Undercover taxidermist catches 425 wildlife violations

Monday, July 19, 2010 | 7:52 p.m. CDT; updated 11:01 p.m. CDT, Monday, July 19, 2010

JEFFERSON CITY — The sign on the storefront said "Craig's Taxidermy," and the hunters who brought in their prized deer, turkey and fish got them back stuffed and mounted.

But they also got secretly recorded. And ultimately, many of them were busted for allegedly breaking Missouri wildlife laws.

The Department of Conservation announced Monday that it had discovered 425 wildlife violations committed by 68 people who brought animals into Craig's Taxidermy in the rural southern Missouri town of Birch Tree.

It turns out "Craig" actually was an undercover agent.

The state Conservation Department set up the undercover taxidermy shop in 2008 after receiving numerous complaints about illegal hunting in the area, said Gary Cravens, the department's regional supervisor for law enforcement operations. The state agency closed Craig's Taxidermy early this year — but only after its hidden video and audio recorders captured plenty of evidence.

As customers came into the shop, "we were listening to them," Cravens said. "They were bragging about how they shot out of so-and-so's yard or off the road, or claiming it as archery even though it had a bullet hole."

As it turned out, 62 percent of the wildlife brought in for mounting at the undercover taxidermy shop had been killed illegally in some manner, Cravens said.

The cases are being turned over to prosecutors in seven counties — Crawford, Dent, Miller, Howell, Iron, Oregon and Shannon — where the hunting occurred, the department said. Although the taxidermy shop was in southern Missouri, some hunters brought animals from other parts of the state.

The alleged violations involved deer, turkey, various animals hunted for their fur, fish, and migratory birds. Conservation agents seized 240 items, including 90 mounted deer heads or antler racks, about 20 various smaller animals, 70 frog legs, one rattlesnake and 16 firearms.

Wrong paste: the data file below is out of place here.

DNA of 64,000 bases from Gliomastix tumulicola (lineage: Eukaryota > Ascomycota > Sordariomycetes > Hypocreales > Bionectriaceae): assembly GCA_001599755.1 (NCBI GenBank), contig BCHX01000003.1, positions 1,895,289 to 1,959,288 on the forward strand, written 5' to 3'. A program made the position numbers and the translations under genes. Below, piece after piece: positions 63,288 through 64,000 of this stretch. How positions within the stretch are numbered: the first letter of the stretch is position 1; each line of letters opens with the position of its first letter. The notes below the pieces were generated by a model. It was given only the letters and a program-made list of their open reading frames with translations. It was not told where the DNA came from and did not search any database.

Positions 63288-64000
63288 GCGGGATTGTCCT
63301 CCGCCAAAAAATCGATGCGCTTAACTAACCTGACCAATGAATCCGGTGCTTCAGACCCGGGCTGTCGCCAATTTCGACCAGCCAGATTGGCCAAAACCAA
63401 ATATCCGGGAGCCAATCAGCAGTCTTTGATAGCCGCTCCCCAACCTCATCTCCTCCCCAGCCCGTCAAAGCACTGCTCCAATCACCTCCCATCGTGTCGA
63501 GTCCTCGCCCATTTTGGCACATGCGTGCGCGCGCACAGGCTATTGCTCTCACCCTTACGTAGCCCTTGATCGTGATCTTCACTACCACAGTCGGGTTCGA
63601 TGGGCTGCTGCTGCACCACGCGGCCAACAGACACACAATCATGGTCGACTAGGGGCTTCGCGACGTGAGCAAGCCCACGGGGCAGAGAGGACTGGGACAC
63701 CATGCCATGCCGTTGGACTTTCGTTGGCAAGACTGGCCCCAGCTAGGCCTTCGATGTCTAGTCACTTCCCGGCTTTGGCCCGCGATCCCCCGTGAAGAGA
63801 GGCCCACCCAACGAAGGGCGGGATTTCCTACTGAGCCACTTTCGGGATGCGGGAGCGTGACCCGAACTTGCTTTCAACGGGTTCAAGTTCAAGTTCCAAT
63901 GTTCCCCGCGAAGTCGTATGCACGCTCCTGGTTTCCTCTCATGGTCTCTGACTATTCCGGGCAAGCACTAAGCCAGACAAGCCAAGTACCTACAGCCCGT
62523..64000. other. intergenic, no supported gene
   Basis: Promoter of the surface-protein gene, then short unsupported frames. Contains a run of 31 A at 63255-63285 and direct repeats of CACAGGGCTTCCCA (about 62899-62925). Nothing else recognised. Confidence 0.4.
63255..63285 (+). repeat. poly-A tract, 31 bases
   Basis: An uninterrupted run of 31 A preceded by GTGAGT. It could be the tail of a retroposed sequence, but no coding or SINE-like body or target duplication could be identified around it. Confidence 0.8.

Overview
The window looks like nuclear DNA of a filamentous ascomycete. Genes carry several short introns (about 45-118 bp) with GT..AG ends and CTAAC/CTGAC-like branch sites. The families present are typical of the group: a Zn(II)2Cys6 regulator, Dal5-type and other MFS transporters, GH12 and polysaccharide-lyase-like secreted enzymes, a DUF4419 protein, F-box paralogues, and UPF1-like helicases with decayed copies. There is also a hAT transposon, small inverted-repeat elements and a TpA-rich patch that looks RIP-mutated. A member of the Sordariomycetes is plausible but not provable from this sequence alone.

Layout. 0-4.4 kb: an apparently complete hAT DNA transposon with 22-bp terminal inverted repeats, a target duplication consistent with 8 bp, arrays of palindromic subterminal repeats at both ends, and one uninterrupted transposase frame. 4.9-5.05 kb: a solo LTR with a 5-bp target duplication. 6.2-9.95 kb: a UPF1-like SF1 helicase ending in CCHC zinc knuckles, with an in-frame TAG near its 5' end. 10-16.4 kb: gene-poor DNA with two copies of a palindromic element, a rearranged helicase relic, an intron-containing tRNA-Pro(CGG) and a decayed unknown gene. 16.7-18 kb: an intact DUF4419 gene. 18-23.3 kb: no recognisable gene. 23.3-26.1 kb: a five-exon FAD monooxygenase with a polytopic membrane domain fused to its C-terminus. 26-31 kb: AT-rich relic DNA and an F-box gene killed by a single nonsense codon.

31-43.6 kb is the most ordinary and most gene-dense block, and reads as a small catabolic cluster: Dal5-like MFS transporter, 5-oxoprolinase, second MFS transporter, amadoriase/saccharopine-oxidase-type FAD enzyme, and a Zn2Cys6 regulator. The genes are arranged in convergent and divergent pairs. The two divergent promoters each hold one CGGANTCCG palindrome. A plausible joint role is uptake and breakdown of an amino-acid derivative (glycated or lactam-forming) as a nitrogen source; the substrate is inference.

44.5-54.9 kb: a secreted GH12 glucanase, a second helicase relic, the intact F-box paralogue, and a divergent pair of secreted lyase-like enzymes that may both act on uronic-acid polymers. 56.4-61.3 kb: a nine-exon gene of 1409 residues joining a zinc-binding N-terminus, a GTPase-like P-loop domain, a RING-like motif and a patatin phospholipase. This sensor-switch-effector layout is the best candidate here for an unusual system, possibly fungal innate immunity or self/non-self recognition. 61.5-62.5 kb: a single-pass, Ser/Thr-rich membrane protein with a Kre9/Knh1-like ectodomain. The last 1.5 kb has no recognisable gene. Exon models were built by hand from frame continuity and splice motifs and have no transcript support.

"These violators are, in effect, stealing wildlife that belongs to all of us here in Missouri who obey the laws," Cravens said, "and it's our job to make sure that wildlife resources are protected."

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Gianna Volpe July 20, 2010 | 8:34 a.m.

Interesting story! Glad to know that the Conservation Department is doing stuff like this to make sure hunters are harvesting responsibly...Is it called harvesting even if you hunt something and don't eat the meat?

(Report Comment)
Allan Sharrock July 20, 2010 | 10:03 a.m.

Gianna other than Coyotes, foxes, and other fur being animals that may have been taken I am pretty sure that the animals were consumed.

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Gianna Volpe July 20, 2010 | 12:19 p.m.

I see- thank you for answering my question (well sort of). After I commented, I looked further into how handling/removal/ transference of meat from an animal to its hunter or interested party when taxidermists are involved.

I learned about how meat is consumed by others should said hunter not be interested in the meat of their hunt. However, what I was really asking was if the term "harvest" should be used in the case of describing the taking of an animal by a hunter who is interested solely in the hide and not the meat.

My belief is that the consumption of the meat by another party denotes that the animal was, in fact, harvested, (though this would be more difficult to state as a fact if the hunter and the consumer were not the same party)

I was just curious as to how the jargon generally works- Are hunters without consumption of meat in mind when taking animals more likely to have their hunts labeled as animals being "taken" than "harvested?" Or is an animal "taken" interechangeable with an animal "harvested."

(Report Comment)
Allan Sharrock July 21, 2010 | 5:08 p.m.

Well I wouldn't get too wrapped up in the terms used. Even though words do have a profound impact on how people view things. I mean think about the term "Slaughter" vs "Processing." Both involve cutting up a animal and packaging it for consumption but I am willing to bet one sounds more PC than the other to some people.

(Report Comment)
gary morse July 22, 2010 | 1:51 p.m.


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